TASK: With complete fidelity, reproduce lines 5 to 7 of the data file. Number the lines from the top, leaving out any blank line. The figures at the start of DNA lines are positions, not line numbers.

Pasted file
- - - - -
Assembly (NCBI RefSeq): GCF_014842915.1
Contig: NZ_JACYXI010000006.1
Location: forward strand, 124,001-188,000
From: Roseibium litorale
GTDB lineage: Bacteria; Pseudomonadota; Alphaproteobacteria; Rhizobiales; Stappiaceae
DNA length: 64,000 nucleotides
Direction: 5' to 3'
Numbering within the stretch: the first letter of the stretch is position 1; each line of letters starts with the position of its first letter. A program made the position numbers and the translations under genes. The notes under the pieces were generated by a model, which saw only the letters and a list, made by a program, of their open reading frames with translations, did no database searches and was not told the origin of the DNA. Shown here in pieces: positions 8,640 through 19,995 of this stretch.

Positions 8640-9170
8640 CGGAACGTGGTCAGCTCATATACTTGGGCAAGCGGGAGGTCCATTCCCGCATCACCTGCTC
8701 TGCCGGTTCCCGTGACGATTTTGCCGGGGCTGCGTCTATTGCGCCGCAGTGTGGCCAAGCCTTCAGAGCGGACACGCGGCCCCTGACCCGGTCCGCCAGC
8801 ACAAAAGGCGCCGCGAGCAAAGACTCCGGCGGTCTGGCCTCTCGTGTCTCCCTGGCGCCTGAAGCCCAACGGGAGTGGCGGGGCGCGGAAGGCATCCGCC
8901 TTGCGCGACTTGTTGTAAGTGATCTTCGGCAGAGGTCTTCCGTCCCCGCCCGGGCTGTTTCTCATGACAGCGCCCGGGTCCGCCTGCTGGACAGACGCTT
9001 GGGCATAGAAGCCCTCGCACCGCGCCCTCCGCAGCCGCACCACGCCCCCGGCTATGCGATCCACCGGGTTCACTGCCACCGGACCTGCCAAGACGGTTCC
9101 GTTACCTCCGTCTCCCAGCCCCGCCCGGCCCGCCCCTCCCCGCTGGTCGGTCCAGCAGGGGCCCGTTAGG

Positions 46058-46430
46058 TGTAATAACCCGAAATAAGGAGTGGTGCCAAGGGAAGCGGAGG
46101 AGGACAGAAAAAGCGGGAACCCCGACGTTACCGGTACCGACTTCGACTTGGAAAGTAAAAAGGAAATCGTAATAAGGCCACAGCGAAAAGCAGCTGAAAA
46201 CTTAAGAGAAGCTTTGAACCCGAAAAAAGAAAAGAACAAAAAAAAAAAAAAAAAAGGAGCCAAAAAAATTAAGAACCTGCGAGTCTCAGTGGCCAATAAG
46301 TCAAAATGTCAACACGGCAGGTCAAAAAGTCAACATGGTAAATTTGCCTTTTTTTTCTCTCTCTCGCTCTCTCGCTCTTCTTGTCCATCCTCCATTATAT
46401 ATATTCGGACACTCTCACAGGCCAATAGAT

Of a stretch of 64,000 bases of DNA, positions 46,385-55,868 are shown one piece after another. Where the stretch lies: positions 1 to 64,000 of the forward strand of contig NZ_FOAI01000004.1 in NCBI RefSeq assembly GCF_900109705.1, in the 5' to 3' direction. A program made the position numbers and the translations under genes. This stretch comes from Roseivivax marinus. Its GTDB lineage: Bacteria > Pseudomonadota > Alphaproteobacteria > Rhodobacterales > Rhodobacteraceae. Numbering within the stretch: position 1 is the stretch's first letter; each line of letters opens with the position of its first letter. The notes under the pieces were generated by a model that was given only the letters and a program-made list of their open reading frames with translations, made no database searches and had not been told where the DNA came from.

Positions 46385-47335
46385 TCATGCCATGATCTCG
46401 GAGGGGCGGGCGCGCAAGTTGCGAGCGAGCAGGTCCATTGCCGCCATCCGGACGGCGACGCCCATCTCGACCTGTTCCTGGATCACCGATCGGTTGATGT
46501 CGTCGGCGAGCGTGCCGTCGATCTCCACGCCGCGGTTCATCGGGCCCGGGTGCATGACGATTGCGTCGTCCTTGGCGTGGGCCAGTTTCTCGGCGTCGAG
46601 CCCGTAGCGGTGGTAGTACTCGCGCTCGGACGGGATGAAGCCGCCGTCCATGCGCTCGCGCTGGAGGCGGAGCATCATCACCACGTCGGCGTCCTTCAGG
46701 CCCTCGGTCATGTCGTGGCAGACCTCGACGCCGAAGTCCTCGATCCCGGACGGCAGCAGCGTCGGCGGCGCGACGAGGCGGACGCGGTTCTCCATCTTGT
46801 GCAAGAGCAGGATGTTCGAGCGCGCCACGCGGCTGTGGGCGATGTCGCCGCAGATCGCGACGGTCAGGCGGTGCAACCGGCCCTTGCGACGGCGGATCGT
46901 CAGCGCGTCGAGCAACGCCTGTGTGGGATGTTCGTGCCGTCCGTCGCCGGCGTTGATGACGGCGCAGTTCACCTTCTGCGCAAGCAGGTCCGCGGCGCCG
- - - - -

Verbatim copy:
GTDB lineage: Bacteria; Pseudomonadota; Alphaproteobacteria; Rhizobiales; Stappiaceae
DNA length: 64,000 nucleotides
Direction: 5' to 3'